The wire ties in this photo are placeholders where the driven element feedpoints will eventually attach to the baluns.

This is a shot of the boom assembly. This quad is fed with separate feedlines between the 20, 17 and 15 meter elements and a remote antenna switch. A single feedline runs from the switch to the shack.  The feed points have individual baluns. The decision to use baluns was influenced by readings indicating that maintaining the antennas inherent balancing helps with a more uniform radiation pattern and front-to-back performance. It comes at the cost of the extra weight and additional support tubing. Most of the information I found advised strongly against a single coax feed.

The underside of the relay box has the lightning arrestors attached.  These had to be on the output side of the relay box because the switch I bought requires DC voltage between the control box and the relay box. Had I bought a switch with a separate control cable I could have used one arrestor in the main feedline at the base of the tower. The arrestors are connected together with aluminum strap and grounded to the boom.

The underside of the relay box after attachment to the boom and weatherproofing.

The weight of the baluns, separate feedlines and balun support had to be offset in order to balance the boom above the rotor. Two, five-pound ingots of plumbers lead bolted on the boom came pretty close and slightly shifting the boom om the boom-to-mast plate balanced it out.

A static diffuser tops off the mast above the rotor. I don't know how much this helps but I figured it can't hurt.

Attachment of the coax and rotor control cables to the top of the telescoping portion of the tower mast. This provided just enough clearance to keep the cables from rubbing on the lower section.

Raising the Quad
:  You don't have to be crazy to try to put up a quad at my QTH but it helps!  The guys hung in there despite all the obstacles encountered.  We finally got under way June 4th after a couple of weeks of rain delay.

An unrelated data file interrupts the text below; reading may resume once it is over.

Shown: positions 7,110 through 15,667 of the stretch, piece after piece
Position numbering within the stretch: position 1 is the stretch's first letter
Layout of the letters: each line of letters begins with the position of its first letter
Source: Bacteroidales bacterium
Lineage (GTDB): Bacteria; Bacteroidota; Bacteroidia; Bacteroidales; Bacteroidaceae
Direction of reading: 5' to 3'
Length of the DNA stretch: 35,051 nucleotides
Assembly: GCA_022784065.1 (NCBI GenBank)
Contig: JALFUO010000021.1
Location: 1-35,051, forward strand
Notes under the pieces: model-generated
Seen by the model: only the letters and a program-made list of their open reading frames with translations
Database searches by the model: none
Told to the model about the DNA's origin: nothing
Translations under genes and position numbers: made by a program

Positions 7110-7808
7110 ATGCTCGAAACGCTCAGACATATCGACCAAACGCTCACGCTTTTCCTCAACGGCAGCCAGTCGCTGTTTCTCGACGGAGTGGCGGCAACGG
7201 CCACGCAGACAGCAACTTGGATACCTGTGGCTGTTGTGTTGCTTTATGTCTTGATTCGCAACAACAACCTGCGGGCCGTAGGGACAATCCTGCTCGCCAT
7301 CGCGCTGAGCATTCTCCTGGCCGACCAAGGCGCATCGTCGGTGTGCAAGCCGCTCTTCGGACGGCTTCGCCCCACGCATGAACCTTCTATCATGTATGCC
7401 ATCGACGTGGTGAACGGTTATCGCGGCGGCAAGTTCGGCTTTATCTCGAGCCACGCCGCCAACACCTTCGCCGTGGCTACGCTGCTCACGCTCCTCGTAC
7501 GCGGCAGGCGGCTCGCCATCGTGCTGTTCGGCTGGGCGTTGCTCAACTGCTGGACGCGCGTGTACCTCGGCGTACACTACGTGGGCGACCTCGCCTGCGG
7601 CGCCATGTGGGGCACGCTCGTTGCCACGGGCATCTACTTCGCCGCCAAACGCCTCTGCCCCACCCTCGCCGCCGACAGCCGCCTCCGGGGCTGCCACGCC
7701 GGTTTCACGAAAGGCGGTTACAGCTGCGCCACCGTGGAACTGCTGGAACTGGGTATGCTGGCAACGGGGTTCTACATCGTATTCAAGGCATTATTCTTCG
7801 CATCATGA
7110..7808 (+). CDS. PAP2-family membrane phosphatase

The antenna raising crew.

The boom was pre-installed along with the rotor and cables.  The orientation had already been done without the elements being in the way. Actually, short of a cherry-picker or helicopter, this is the only way we could have done the installation.

The mast section in my left hand was used to help maneuver the elements from the front yard to the back.  Holding the elements vertical by the spreaders proved to be too unstable. There is not room in the back yard to assemble the elements.

Bob is making sure the balun support clears the roof line as we raise the tower with just the reflector in place in order to rotate the boom into position to attach the driven element.

Konrad is making sure the element clears the bamboo as we continued raising the reflector.

Half-way there.  You can see from this picture why it was necessary to raise the tower, rotate the boom and then lower it again to fit the driven element.

Attaching the driven element.

Success was not assured....

We made it! Fortunately the guys took a "never-say-die" attitude.

The last step was to attach the driven element wires to the baluns.

At full height the boom is at 41 ft.  SWR readings were a bit long; all 3 bands were right around 1.2-1.3 : 1  in the CW section.  Of course Bob, a CW jock, readily approved!  We're sure not taking it down to tweak the SWR for the phone bands as the tuner will take up that slack. The benefit of a directional antenna with gain has been readily apparent in the first week of use.

Thanks for the help guys!

Good DX,
Jack, KY1Z